Scientists now explain what molecular mechanisms can link low levels of vitamin C to the accelerated formation of cancer cells in leukemia.
It was a team of US scientists who explained in an article in this week’s issue of Nature how vitamin C levels can influence the development of leukemia, a type of cancer that affects the cells of the immune system (the Leukocytes).
“We have known for some time that people with low levels of ascorbic acid (vitamin C) have an increased risk of cancer, but we do not quite understand why. Our research provides some of the explanation, at least for the blood-forming system”, said Sean Morrison of the Research Institute at the University of Southwest Texas Pediatrics Medical Center who coordinated the entire study.
Using techniques created during this work, the team was able to analyze the levels of metabolites (products resulting from the metabolism of a molecule) in a rare population of isolated cells in tissues – the stem cells of the blood, which give rise to the various cells of the blood, Red blood cells and platelets). Thus, the team found that blood stem cells have very high levels of vitamin C, according to a statement from that institute.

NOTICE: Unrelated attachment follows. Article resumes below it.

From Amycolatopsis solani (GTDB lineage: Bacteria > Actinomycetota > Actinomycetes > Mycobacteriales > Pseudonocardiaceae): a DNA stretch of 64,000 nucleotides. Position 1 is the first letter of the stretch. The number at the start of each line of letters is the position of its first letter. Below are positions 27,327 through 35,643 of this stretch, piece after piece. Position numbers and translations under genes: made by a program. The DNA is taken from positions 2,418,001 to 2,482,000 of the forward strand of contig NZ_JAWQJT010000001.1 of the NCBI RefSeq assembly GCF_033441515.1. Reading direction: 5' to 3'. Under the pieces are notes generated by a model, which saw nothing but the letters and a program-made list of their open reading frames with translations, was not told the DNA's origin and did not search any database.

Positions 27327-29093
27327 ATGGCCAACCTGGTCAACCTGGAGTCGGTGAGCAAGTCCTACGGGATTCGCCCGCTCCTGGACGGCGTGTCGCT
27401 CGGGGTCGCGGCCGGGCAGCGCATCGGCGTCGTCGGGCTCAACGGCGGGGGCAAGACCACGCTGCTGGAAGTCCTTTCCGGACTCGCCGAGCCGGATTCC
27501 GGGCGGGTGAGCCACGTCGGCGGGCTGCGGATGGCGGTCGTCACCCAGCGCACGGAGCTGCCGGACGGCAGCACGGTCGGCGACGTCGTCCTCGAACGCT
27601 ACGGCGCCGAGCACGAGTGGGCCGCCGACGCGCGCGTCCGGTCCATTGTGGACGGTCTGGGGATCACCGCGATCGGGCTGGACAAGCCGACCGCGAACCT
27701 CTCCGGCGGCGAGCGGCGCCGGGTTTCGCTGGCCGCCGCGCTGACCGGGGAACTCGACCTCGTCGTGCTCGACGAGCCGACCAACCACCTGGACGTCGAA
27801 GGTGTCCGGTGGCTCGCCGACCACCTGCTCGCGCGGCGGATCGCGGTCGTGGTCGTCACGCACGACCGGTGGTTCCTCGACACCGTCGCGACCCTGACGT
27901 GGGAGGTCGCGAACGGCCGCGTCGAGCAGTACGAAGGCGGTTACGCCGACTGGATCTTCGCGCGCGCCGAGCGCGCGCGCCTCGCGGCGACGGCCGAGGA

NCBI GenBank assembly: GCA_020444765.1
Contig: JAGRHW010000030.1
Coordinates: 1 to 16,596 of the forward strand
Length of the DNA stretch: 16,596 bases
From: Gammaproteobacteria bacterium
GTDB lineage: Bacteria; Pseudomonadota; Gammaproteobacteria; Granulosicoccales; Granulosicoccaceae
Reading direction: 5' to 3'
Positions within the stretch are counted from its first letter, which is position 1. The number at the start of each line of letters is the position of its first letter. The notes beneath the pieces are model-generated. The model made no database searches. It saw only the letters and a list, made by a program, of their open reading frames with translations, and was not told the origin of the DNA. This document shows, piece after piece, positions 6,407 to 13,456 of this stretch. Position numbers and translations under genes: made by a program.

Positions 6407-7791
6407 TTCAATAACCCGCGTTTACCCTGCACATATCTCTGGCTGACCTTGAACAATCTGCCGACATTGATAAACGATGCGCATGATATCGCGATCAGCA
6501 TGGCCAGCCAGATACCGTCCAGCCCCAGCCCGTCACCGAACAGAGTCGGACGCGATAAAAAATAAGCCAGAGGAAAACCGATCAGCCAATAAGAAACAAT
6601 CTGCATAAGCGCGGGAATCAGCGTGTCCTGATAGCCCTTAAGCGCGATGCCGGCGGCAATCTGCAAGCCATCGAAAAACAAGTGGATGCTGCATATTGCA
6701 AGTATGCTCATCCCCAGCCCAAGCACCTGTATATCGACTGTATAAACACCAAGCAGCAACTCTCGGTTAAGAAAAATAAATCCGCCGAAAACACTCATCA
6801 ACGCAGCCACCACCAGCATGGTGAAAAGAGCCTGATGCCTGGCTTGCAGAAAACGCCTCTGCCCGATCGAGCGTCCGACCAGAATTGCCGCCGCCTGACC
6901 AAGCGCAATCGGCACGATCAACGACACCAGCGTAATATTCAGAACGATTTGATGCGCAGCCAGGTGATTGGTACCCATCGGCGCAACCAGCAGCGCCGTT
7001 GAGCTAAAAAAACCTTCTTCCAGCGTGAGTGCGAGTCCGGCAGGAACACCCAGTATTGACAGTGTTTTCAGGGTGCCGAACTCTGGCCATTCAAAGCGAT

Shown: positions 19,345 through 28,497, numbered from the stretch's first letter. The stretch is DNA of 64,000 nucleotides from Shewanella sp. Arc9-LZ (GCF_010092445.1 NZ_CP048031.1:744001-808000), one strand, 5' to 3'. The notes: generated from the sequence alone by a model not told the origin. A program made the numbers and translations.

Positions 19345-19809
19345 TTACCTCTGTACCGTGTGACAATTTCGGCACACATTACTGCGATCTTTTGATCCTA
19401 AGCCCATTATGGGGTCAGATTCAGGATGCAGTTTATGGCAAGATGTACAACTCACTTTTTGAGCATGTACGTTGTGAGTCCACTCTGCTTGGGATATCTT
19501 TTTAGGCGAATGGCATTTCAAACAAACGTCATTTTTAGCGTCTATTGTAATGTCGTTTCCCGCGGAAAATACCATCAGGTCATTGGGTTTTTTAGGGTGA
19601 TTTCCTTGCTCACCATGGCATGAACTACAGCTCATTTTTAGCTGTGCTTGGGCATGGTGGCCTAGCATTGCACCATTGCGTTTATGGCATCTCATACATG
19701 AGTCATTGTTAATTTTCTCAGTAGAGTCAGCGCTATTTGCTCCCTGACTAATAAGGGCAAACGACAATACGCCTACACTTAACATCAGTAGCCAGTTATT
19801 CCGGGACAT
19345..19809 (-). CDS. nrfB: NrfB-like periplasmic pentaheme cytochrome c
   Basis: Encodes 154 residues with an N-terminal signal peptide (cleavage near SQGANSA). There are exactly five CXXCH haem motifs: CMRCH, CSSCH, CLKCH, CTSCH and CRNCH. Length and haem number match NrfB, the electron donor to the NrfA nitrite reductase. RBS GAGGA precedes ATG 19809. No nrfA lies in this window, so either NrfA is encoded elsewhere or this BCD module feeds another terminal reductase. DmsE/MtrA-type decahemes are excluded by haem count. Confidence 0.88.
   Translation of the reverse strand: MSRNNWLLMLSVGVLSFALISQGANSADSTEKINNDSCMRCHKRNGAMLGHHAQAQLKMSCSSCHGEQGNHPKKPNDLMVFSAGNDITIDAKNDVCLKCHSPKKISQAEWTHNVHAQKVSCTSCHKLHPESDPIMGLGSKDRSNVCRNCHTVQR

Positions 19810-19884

But instead of a loss of stem cell activity (usually flooded with vitamin C), scientists found that, after all, the number of these cells and their activity increased. “Stem cells use ascorbic acid to regulate the abundance of certain chemical modifications in DNA, which are part of the epigenome – a set of mechanisms within a cell that regulates which gene are turned on and off”, explained Michalis Agathocleous, lead author of study and research. “So, when stem cells do not get enough vitamin C, the epigenome can get damaged in a way that increases stem cell activity and also the risk of leukemia”.
The team also noted how the lack of vitamin C affected an enzyme (Tet2) that is suppressor of tumors, in the initial stages of leukemia this enzyme is precisely inactivated.